withholding tax, then this will be deducted at source from interest payments
at an initial rate of 15% subsequently rising to an eventual 35%. The
withholding jurisdiction will retain 25% of the tax revenue and will forward
the remaining 75% to the home country of the account holder, but without any
details of the account holder.
The legislation will cover bank deposits that pay
interest, as well as investment income that generates from fixed interest
securities (government and corporate bonds). However trusts, offshore
investment bonds and life insurance based products are excluded from the
directive and therefore offer a legitimate means of tax planning. However,
it should be remembered that under the arrangements already in place between
the government of the UK and the authorities in both The Isle of Man and the
Channel Islands then any withdrawals from such products that exceed twice
the basic rate tax band in any tax year are automatically notified to the
Inland Revenue if the policy holder is UK resident.
What this all means in practice is that:
1) Anyone whose residential address (according to the
data held by their EU bank or financial institution) needs to look at the
withholding tax and information exchange consequences of the changes in
legislation and evaluate their impact and explore alternative structures;
2) Investments and deposits of any individual who might
return to the EU or Switzerland at some future time might also be affected.
It has come to our attention that a number of
organizations have been sending out rather scare mongering communications
that have caused some considerable alarm amongst the expatriate community,
without explaining who will be affected immediately and who may be affected
in the future. Unless you currently hold EU domiciled investments or
deposits AND you also have an EU residential address, then this should just
be a matter to be addressed as part of your overall planning for the future
IF you may subsequently resume residence of an EU country. If not, then
there are unlikely to be any implications stemming from this.
We have prepared a detailed review of the arrangements for those persons
who will be affected. The introduction to this was published last year in
our weekly columns in both the Pattaya Mail and the Chiangmai Mail.
Simply email us at [email protected] if you require a full copy,
or contact us to arrange to discuss this further.
The above data and research was compiled from sources
believed to be reliable. However, neither MBMG International Ltd nor its
officers can accept any liability for any errors or omissions in the above
article nor bear any responsibility for any losses achieved as a result of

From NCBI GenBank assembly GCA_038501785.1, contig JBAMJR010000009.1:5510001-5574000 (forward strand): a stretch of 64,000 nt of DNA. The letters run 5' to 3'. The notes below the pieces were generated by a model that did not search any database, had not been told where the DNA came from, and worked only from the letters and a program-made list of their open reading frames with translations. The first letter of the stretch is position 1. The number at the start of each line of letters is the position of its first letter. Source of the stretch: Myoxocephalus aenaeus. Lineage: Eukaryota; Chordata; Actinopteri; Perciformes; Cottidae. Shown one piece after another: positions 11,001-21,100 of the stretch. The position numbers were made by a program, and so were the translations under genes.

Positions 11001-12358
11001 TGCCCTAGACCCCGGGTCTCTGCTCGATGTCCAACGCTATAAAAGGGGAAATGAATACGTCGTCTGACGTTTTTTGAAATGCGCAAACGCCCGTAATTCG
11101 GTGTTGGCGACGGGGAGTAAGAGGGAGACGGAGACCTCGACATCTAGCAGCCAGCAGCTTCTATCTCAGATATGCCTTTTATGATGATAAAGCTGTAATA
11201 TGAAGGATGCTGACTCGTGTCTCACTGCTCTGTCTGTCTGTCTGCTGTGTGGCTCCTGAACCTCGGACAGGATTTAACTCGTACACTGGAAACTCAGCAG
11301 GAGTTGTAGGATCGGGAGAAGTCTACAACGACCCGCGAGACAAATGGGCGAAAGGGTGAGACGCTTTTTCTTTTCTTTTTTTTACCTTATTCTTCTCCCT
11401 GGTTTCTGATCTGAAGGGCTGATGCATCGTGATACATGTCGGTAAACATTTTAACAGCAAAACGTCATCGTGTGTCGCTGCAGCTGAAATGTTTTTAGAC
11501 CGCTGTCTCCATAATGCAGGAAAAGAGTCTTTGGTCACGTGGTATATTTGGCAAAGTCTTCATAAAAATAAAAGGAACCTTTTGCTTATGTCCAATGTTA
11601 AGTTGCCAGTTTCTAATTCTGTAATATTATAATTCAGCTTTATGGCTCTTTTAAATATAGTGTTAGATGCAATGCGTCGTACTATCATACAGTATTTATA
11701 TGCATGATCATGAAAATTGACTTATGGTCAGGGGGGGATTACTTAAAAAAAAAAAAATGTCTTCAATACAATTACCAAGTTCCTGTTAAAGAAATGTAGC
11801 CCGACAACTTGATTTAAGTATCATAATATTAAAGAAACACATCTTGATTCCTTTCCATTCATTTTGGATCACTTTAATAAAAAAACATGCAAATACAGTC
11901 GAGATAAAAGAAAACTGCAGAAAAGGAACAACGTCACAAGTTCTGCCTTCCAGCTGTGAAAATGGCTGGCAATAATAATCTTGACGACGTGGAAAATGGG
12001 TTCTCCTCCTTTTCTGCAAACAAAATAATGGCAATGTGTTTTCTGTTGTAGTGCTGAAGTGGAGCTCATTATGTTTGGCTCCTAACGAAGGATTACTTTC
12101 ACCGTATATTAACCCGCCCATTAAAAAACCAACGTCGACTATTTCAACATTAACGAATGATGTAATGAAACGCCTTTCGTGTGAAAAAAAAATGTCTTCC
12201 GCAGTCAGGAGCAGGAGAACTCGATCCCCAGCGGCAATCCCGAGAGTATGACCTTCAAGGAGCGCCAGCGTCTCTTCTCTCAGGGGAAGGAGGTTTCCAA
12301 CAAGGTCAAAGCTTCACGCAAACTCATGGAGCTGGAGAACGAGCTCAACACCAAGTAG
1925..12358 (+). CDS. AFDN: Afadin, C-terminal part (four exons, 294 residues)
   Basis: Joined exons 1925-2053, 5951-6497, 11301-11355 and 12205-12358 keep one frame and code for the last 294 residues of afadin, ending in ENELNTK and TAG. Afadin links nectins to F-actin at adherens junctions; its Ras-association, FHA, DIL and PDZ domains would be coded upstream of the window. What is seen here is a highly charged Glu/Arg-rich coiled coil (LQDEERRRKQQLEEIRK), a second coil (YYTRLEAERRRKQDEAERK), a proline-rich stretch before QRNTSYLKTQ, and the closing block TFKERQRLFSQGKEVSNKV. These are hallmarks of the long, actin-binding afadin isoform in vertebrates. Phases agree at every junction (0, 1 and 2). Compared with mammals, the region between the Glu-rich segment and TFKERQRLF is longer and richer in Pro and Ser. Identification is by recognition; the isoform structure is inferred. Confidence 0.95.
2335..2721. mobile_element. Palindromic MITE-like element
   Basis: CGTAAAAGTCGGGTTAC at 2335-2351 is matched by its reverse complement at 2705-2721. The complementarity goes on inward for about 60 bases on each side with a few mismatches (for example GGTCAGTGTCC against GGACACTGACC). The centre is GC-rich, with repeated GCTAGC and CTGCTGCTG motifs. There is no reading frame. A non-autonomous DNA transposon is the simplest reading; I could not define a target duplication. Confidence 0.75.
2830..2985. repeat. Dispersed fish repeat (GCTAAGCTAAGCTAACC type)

any actions taken or not taken as a consequence of reading the above
article. For more information please contact Alan Hall on
Life in the Laugh Lane: I was born in Fargo, but I take pills for it
by Scott Jones
Fargo, North Dakota, USA, almost Canada, suburb of the North
Pole. You may have seen the black comedy movie “Fargo”, which is actually a
documentary, although I’ve never personally known anyone who stuffed a body
into a wood-chipper. Yes, many people in Fargo actually do talk like that:
“Uff dah, ya sure, you betcha. I tink we might haff ta eat some lutefisk
tonight.” (Lutefisk is a Norwegian fish dish made from cod soaked in lye, an
official poison, until it’s a translucent pile of preserved, decomposed
tissue which fills the house on Christmas Day with fumes so noxious they almost
trigger the uncontrollable Vomit Reflex. I’ve never eaten it, but I have
stepped in it.)
skyline near Fargo with North Dakota State Tree on the left
For some strange reason, thousands of Scandinavians left
their beautiful, mountainous, fjord-filled homeland to settle in perhaps the
flattest place on the planet. When God was creating the earth from a ball of
clay, he dropped it, making a flat spot where it hit the floor. As a cosmic
joke, he kept this horizontal, featureless plane and called it North Dakota,
though “Frozen Rectangular Pancake” would have been more appropriate.
Winter lasts 465 days a year, interrupted by a few days of “spring” when
the snow mutates with dirt into living lumps of sludge on streets and lawns.
Fargo sits next to, or often in the middle of, the Red River, though “Smelly
Brown Ditch” would have been more appropriate. In spring when the river
overflows its banks, the highest points in eastern North Dakota, the water may
flood 75 kilometres on either side. (It’s like spilling a bucket of water on
your kitchen floor.) If summer falls on a Sunday, everyone goes outside for a
picnic. Meals match the geographic landscape: plain plains food. “Spicy” is
limited to the use of onions and “hot” is mainly coffee. Unless you love
the sky, grey and 40 below, or miles and miles of miles and miles of
monochromatic wheat fields, there’s not much beauty in North Dakota. Last
year they held the Miss Fargo Beauty Pageant and no one won. The one good thing
about being from Fargo? Wherever I go, it’s better.
So, besides the food and the weather in Thailand, I love the mountains and
valleys. And some of the roads, though you never know what will or won’t be
around the corner. Photo 1: A very, very, very steep hill near Pai. The bikers
are dead now. Photo 2: Your brakes and wheels may survive the first hill, but
not the next. Photo 3: Even if your wheels make it, there may not be a road.